Barriers to EHR adoption
Current State of Adoption
In an annual utilization survey from Division of Health Care Statistics, CDC Hsiao et al. reports that about 50% of physicians in this country use some type of EMR (2010). The level of a basic EMR system that includes clinical documentation, medication and problems lists, computerized prescription ordering and viewing radiology images, the number drops to just under 25%. And the number of physicians using a fully functioning system is just 10% as of 2010.
Five years ago adoption among primary care physicians in other industrialized countries is significantly higher than the United States and Canada; Netherlands (98%), New Zealand (92%), the United Kingdom (89%) and Australia (79%). In the United States only 28% use EMRs, and only 23% in Canada (Schoen 2006).
In a white paper HIMSS lists barriers to adoption, three of which could be considered as technological - interoperability, data conversion and privacy/security issues (2009). Interoperability can be an issue with data sharing in health information exchanges (HIE), but also is often a problem within a hospital system or private practice as communication between legacy systems and ‘best of breed’ systems may not sharing the same transfer standards. This is a particular problem in light of the considerable number of different EHR vendors, and standards to connect information systems such as digital imaging and communications (DICOM), EHR laboratory interoperability and connectivity standard (ELINCS), various pharmaceutical, patient identifier and other communication standards.
Manual abstraction of patient data from paper charts can be a time consuming process. And though scanning is faster, it is not searchable. Consolidating legacy data into a reconciled enterprise patient index (EPI) involves health information management (HIM), a dedicated EPI team, database administrators, and department managers for any systems that contain patient data (AHIMA 2010).
Although the only privacy provision under meaningful use is to conduct or review a security risk analysis; and implement security measure and updates as necessary (Gantz 2011), this would be an additional cost of a practice initially implementing these security measures as required by HIPAA. Since all practices or healthcare entities with any legacy systems would have these security measures in place per HIPPA, this would not represent any additional burden.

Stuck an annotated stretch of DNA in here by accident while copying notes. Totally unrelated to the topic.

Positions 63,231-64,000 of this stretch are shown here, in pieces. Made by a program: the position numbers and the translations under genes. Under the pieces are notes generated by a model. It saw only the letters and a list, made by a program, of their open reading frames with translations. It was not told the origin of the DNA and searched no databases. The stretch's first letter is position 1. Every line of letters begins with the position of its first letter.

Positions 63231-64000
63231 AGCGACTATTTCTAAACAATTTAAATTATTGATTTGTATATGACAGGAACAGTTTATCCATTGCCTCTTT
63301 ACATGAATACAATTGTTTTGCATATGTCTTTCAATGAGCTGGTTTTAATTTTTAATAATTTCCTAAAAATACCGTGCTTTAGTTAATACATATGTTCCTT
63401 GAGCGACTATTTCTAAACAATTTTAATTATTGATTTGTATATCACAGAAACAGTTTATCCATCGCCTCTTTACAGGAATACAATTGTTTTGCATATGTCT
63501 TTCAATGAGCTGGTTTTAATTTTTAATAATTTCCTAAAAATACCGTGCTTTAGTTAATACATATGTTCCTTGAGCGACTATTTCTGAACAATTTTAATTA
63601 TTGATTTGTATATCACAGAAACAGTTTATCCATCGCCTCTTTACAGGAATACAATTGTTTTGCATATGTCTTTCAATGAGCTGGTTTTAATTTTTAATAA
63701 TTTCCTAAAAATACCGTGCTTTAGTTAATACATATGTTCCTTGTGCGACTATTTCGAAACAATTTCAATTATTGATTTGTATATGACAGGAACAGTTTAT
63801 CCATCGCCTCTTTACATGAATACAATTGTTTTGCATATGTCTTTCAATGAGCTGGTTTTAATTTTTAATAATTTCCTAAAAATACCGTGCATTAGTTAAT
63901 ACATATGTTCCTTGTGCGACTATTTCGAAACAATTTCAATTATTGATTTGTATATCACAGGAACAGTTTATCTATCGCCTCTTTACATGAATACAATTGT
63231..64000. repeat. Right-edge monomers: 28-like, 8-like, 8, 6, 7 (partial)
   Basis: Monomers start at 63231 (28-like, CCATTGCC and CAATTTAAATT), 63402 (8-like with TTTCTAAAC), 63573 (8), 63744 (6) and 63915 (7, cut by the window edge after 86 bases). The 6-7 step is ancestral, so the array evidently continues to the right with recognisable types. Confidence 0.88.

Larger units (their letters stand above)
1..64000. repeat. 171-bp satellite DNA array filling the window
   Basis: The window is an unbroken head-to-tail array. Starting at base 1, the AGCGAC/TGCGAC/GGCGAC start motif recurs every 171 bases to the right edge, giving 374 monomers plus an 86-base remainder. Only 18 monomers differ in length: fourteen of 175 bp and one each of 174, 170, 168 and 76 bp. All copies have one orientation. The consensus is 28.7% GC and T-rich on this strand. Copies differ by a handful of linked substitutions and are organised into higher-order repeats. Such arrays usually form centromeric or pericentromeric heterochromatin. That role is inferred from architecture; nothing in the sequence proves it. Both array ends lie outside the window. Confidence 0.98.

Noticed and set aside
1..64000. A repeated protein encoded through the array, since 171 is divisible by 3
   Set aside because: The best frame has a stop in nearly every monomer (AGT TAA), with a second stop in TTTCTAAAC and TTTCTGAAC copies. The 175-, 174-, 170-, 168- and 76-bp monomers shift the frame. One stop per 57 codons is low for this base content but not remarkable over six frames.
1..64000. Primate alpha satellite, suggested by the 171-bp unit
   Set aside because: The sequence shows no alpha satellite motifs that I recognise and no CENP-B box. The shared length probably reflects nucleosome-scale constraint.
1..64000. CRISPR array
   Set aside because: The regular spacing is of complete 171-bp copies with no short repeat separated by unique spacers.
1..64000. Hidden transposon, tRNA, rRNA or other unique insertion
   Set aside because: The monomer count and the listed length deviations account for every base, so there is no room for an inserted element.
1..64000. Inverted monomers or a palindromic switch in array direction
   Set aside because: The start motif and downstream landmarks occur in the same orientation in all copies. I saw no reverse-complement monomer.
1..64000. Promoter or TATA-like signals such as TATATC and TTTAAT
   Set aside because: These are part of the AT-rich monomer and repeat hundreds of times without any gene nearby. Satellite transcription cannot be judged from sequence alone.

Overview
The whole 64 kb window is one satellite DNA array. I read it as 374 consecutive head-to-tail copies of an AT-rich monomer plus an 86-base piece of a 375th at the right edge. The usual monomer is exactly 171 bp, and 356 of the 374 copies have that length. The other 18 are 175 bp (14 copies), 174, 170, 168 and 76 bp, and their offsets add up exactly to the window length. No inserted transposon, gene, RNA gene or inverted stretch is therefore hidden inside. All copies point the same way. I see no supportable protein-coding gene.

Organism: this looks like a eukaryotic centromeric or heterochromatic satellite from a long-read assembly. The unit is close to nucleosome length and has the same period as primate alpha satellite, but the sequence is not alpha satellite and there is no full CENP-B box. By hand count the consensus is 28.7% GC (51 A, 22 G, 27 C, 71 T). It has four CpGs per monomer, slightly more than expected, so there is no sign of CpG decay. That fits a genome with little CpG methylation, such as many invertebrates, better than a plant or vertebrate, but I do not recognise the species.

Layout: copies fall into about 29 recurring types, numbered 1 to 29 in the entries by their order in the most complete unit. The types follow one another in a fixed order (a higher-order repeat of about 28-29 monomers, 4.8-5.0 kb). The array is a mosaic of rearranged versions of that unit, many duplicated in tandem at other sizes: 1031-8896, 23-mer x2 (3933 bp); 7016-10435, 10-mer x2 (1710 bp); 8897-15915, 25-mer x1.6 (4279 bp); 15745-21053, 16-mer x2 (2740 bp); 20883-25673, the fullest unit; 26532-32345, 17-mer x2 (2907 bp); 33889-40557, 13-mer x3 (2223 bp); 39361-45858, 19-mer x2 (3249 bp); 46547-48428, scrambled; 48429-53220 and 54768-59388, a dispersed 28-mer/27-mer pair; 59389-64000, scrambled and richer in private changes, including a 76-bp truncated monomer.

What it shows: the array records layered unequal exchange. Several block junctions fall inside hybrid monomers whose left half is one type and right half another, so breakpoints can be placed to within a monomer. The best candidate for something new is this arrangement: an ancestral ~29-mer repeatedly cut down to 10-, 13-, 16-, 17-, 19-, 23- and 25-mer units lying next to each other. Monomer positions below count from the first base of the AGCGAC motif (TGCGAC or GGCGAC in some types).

Efficiency loss to the practitioner is a long-standing concern with EHR. Efficiency issues need to be addressed with a more intuitive application interface, workflow processes need to be standardized, simplified as much as possible, and then automated to improve efficiency (Breaux, 2007). The intrinsic value of these systems favors payers and patients over health care provider organizations, (Mitchell, 2008).
To address this fact, health plans in Massachusetts offered incentives such as free e-prescribing software to facilitate the deployment of electronic health records, a maneuver that resulted in Massachusetts having the highest use of e-prescribing nationally, with more than double the national average use of CPOE (Howell, 2009). The ARRA offers monetary incentives
Noncompliant providers will see a decrease in Medicare payments of one-percent per year starting in 2017 (Porter, 2009).
Resistance to Change
Adoption of EMRs requires a number of changes in practice patterns. Increased amount of time is required to use EMR than with traditional paper charts, changes of both clinical and office workflow require adjustment of practice, and for those providers uncomfortable with information technology, these changes can seem onerous. The problems can be particularly acute for smaller practices as there is less management leadership, experience with past process changes, and access to IT support staff (Miller 2004).
Information systems that are not fully integrated, requiring providers to switch between electronic systems, e.g. for documentation, and paper systems, for lab ordering, slows workflow and increasing the likely resistance to new systems.
- Hsiao C, Hing E, Socey TC, Cai B (2010). NCHS Health E-Stat, Division of Health Care Statistics, CDC. http://www.cdc.gov/nchs/data/hestat/emr_ehr_09/emr_ehr_09.htm
- HIMSS (2009) EMR White paper
- AHIMA (2010). Reconciling and Managing EMPIs.
- Breaux, T. (2007). Why Implement an Electronic Medical Record? MediaHealth Leaders. Link available at http://www.healthleadersmedia.com/content/hom-91292/why-implement-an-electronic-medical-record.html .
- Gantz S (2011). Jonline: Privacy and Security Considerations for EHR Incentives and Meaningful Use. ISACA Journal.
- Mitchell R. (2008). E-Medical Records: What Seems to be the Problem? Computerworld. Link available at http://www.computerworld.com/action/article.do?command=viewArticleBasic&articleId=320828&pageNumber=1.
- Porter, S. (2009). Report Says Federal Government's Stimulus Funding Won't Cover EHR Costs. American Academy of Family Physicians. Link available at http://www.aafp.org/online/en/home/publications/news/news-now/practice-management/20090513pricewater-rpt.html
- Howell J (2009). Massachusetts Studies Reveal Importance of Incentives in Healthcare Technology Adoption.
- Miller RH, Sim I (2004). Physicians’ Use Of Electronic Medical Records: Barriers And Solutions. Health Affairs, 23(2): 116-126
Submitted by: Tim Peterson PA-C